“They do.”

“Who’s they?”

“You know. Them.”

“Right,” Sam said, although he had no idea what Gene was going on about, and wasn’t sure he wanted to know.

“You done here? I’ll drive you home.”

“It’s alright. I can walk.”

“It may be summer, but it’s still nippy.”

“And I’m a grown man who can take care of himself.”

Gene adjusted his coat and tipped his chin back, blasé. “Alright, whatever you want. Just trying to be nice.”

“You? Nice? What was that you once said to me? Gene Hunt and nice aren’t words I’ve ever had in the same sentence before.”

“Then you’ve been sadly deprived.”

Sam stood. He swayed slightly and Gene caught his arm, bringing him upright. “Okay then,” Sam said, his voice coming out lower than normal, throaty. “I’ll let you drive me.”

“You’re too kind,” Gene said laconically, not taking his hand off Sam’s arm until they’d reached the door.

Sam didn’t speak during the short car ride. He didn’t speak when Gene mounted the stairs up to his flat and followed him in. He silently passed Gene a tumbler of scotch as Gene sat in one of his chairs. He wandered over to the reel-to-reel and set it playing.

“You’ve been acting funny around me lately,” Gene said, after taking a swig of scotch. Sam was tempted to push him out of the flat. He flexed his shoulders instead, rolling his head around to loosen the muscles at the back of his neck.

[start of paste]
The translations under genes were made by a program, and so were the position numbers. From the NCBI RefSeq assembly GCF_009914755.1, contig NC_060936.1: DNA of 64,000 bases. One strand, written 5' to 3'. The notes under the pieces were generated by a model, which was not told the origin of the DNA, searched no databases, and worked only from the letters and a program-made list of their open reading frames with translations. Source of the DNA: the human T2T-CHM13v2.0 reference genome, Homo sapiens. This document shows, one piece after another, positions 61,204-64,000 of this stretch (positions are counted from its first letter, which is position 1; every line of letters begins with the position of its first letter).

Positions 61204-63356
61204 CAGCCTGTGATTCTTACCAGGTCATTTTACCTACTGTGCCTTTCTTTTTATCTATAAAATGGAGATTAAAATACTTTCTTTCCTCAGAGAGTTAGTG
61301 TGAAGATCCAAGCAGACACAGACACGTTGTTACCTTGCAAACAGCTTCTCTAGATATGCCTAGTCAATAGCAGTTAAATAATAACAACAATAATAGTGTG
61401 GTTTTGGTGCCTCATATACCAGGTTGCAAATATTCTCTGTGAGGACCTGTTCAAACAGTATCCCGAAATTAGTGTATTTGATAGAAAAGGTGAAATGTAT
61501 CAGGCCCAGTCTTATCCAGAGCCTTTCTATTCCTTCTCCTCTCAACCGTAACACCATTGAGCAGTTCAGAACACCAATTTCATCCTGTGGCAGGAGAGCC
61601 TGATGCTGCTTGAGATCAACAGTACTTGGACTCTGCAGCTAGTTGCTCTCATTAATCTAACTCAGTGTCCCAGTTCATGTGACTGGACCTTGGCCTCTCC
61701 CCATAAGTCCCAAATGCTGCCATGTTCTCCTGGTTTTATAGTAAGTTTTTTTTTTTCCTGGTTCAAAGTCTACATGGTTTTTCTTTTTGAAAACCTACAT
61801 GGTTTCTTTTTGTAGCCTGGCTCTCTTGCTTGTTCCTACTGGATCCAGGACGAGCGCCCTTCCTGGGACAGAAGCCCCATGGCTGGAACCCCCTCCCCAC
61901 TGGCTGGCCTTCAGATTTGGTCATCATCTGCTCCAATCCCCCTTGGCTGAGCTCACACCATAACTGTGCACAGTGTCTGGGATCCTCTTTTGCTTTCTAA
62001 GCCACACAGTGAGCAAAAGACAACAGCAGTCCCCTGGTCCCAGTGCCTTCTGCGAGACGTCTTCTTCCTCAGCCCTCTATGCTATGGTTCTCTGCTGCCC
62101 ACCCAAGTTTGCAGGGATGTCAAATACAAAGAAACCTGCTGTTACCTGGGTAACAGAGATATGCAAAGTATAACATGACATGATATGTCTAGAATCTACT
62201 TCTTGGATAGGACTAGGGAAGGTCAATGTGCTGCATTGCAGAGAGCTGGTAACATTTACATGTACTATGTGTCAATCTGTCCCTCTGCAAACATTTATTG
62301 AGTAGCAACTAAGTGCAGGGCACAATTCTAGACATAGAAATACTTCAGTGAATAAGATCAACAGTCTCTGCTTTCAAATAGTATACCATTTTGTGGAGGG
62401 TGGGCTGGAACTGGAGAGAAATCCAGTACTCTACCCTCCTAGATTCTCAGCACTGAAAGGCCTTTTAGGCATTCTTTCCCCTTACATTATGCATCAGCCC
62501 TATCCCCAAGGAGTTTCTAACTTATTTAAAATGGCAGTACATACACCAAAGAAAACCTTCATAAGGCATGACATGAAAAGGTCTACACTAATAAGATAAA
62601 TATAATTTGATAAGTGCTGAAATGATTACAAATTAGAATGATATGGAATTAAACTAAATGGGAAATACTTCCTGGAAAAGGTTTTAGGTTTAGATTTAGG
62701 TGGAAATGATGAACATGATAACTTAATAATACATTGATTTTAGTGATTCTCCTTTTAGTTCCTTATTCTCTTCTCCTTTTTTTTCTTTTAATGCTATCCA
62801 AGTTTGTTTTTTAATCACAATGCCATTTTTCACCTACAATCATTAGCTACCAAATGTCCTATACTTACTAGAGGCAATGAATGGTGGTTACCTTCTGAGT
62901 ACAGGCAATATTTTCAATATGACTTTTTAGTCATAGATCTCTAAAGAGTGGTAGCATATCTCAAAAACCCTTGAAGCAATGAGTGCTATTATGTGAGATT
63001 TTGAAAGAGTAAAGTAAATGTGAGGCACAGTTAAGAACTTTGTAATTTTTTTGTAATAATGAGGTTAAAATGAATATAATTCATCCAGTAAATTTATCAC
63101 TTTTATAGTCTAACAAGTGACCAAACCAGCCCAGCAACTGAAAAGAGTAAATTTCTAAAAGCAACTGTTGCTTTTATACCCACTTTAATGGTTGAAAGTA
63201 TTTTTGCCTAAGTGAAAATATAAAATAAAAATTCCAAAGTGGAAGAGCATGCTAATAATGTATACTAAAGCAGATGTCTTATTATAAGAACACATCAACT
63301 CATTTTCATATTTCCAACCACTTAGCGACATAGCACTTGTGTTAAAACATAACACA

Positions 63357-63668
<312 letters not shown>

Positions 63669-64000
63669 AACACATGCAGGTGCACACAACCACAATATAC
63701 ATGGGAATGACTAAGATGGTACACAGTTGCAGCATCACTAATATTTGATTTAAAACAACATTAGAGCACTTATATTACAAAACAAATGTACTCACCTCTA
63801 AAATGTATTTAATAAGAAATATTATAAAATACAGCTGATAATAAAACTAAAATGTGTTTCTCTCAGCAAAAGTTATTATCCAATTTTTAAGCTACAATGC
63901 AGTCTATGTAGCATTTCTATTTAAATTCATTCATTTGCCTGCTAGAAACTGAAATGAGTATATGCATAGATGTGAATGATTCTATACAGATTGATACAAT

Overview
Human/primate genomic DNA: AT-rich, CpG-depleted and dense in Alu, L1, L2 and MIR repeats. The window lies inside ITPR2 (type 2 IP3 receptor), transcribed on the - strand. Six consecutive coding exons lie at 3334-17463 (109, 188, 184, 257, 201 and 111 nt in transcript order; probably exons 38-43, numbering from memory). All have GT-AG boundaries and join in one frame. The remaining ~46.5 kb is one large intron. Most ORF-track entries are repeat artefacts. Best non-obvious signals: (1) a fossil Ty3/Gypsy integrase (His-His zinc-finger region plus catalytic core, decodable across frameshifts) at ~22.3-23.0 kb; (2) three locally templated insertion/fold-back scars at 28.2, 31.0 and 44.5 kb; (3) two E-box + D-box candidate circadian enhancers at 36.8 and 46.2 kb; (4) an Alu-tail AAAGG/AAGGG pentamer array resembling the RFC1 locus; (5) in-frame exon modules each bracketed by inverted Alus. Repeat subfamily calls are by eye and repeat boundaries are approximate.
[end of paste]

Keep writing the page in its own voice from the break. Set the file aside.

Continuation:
“I have?”

Gene looked unconvinced by Sam’s act of innocence. “Funnier than usual and that’s remarkable in itself.”

“I can’t think of a suitable response,” Sam said honestly. He sat opposite Gene, on his cot, undoing his top button in an attempt to alleviate his inability to breathe. He realised too late how intimate an act it was, when Gene rearranged his legs and avoided looking at him. “I, er, I guess it’s stress.”

This wasn’t a lie. It was the same as his childhood stories – the truth – only with details omitted and glossed over.

“I’ll let you get your beauty sleep, then. Lord knows, you look like you need it.”

“I don’t want you to go,” Sam said, surprising himself as much as Gene. “Not yet,” he qualified. “Have one more.”

The reel-to-reel played Led Zeppelin – “What is and What Should Never Be”. In Sam’s mind, the title was terrifyingly apt.


“One of these days, you’re gonna be the death of me,” Gene panted as they turned into the alleyway. Another day, another potentially life-threatening situation.

“Me? How is this my fault?”

“It was your idea to be here, you’re the pillock who riled the stupid bastard up. If that’s not your fault, you also don’t have short brown hair and scrawny arms.”

Sam opened his mouth in protest. “I certainly don’t have scrawny arms. Next you’ll be calling me a weakling. I’ve held my own plenty of times against your assaults, have I not?”

“They were just love taps.”

“Love taps, hey? Oh, I’ll show you a love tap.”

Sam shoved Gene into the bricks and kissed him. He let his tongue slip into Gene’s open mouth and pressed close into the camelhair coat. His heart rate increased and the steady beat reverberated through his mind. Rather than resisting, Gene tilted his head and kissed Sam back, sliding his hand down Sam’s shirt.

When they finally pulled apart, the siren that had been blaring in the distance increased in volume. Sam realised it meant that the police car they had frantically requested ten minutes before was at the end of the street.

Part 2
Tags: angst, long, rated nc-17, slash